The contract, which will comprise development of the vehicle and ground tests though 2019, has been awarded to Boeing. US $146 million in development funding will be provided by DARPA, with Boeing providing the rest of the funding. A third phase of the programme, subject to additional funding, will commence in 2020 and involve 12-15 flights of the vehicle, ensuring it can meet a further requirement of the project: to launch, recover, refurbish and re-launch the XS-1 in a single 24-hour period.

Artist’s impression of the DARPA XS-1 “Phantom Express” from the Boeing Phantom works. Credit: Boeing

The XS-1 is designed to launch vertically and land horizontally, just like the space shuttle. Although Boeing were awarded the contract, they will not be continuing their partnership with Blue Origin in developing the XS-1. Instead, Aerojet Rocketdyne will now provide the motor system for the vehicle. This will be a modified version of the Space Shuttle Main Engine (SSME), designated the AR-22, and so will be something of a cousin to the RS-25 engines which will power the core stage of NASA’s Space Launch System rocket.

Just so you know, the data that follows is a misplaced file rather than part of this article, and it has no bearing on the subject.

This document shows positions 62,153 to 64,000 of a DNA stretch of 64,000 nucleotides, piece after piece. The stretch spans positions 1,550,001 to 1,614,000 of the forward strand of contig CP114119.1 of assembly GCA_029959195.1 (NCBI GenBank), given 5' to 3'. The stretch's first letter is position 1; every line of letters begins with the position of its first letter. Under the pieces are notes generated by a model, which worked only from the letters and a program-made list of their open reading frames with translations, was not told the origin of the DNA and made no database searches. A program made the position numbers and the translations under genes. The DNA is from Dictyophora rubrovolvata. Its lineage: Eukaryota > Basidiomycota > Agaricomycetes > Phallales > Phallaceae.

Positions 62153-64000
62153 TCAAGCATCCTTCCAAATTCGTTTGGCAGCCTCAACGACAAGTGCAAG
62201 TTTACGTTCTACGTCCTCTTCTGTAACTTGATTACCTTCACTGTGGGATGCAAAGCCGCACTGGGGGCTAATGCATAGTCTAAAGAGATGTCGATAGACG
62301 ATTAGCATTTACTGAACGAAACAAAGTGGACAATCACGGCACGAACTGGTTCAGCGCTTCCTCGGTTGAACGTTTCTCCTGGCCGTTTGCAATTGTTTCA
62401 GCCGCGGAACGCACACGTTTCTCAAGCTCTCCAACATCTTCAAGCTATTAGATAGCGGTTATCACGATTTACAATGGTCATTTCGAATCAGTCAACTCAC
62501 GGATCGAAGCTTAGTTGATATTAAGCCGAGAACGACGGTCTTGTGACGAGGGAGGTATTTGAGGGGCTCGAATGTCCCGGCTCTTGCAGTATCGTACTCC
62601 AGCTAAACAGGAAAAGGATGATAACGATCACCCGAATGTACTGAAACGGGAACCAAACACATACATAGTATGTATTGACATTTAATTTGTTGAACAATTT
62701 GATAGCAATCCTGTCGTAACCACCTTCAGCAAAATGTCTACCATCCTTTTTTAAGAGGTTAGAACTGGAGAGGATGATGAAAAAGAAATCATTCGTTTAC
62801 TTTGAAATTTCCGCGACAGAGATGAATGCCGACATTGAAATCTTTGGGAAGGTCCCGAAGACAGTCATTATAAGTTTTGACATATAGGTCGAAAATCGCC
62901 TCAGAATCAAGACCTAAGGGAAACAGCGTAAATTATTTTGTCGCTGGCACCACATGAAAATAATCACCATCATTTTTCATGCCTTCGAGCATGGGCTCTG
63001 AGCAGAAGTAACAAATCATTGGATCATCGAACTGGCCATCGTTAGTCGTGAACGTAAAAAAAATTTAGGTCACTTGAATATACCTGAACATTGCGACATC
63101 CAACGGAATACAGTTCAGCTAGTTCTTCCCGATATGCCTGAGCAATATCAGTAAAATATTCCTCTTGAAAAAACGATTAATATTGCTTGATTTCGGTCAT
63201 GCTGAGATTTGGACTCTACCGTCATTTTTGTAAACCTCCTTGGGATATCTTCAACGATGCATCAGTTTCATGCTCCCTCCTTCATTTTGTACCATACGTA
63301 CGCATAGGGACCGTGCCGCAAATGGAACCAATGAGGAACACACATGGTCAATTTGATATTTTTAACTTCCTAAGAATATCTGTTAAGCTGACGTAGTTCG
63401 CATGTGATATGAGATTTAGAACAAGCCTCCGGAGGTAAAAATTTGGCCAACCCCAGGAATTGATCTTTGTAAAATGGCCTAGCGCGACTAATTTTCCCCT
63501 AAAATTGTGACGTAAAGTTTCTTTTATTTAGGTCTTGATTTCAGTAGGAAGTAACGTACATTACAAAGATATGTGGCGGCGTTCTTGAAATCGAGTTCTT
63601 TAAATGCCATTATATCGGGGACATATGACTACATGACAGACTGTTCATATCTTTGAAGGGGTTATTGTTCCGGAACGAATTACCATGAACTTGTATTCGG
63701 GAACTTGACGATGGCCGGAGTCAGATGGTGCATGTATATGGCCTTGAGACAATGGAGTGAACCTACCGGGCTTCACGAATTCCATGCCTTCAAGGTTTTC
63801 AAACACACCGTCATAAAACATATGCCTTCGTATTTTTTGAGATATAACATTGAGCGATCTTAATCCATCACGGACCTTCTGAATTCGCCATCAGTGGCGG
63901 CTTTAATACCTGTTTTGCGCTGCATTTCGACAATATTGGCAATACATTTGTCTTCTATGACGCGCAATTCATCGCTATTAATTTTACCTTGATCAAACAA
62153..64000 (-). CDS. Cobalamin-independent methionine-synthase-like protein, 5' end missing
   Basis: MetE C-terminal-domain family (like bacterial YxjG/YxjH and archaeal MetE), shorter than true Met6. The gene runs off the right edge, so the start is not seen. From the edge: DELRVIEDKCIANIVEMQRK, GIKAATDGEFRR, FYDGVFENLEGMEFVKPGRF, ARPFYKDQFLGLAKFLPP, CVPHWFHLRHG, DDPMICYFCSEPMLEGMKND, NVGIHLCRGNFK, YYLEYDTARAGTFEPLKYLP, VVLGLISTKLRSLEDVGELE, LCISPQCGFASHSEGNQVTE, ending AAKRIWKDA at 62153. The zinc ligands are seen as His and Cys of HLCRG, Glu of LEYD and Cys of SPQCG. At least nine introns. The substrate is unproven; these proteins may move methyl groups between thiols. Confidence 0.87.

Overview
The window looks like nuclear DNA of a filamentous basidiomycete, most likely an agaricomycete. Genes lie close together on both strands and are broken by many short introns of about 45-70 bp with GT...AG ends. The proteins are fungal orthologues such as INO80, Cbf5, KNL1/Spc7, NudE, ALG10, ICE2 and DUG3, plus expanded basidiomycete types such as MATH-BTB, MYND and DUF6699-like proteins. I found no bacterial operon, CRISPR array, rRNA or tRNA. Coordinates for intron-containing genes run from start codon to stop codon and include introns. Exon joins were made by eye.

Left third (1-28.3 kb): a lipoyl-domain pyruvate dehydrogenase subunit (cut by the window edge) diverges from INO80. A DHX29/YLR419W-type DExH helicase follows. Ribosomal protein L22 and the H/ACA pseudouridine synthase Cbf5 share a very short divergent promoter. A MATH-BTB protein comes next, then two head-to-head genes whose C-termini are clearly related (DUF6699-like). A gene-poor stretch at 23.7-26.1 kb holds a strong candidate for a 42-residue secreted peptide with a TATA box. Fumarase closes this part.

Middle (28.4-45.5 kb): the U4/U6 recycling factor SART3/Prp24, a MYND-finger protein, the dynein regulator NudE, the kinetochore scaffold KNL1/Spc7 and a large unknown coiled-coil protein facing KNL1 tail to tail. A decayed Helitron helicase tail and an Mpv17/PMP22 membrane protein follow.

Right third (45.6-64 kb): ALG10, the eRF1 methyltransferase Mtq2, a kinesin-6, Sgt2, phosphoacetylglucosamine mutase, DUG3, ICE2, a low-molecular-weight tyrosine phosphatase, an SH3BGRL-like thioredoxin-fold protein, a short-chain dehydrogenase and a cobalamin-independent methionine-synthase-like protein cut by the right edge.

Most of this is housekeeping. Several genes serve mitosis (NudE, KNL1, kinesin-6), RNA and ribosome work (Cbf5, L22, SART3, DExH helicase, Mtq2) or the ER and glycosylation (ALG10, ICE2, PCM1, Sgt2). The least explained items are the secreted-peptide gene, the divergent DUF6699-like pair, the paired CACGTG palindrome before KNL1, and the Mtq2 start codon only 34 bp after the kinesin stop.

Sierra Nevada Pass Key NASA Milestone

Sierra Nevada, the company behind the Dream Chaser “mini-shuttle” (see here, here, here  and here) has passed a further milestone in their plans to become the third US company to carry out cargo missions to / from the International Space Station (ISS). On Thursday, May 25th, it was confirmed the uncrewed version of the Dream Chaser vehicle, designated Dream Chaser Cargo, had successfully passed its third integration review, indicating it can meet NASA requirements for transporting cargo to and from the space station.

An artist’s concept of the uncrewed Dream Chaser Cargo docked with the ISS during a resupply flight. Credit; Sierra Nevada Corporation

If all continues to run to plan, Dream Chaser Cargo will commence flying resupply missions to the ISS in 2019.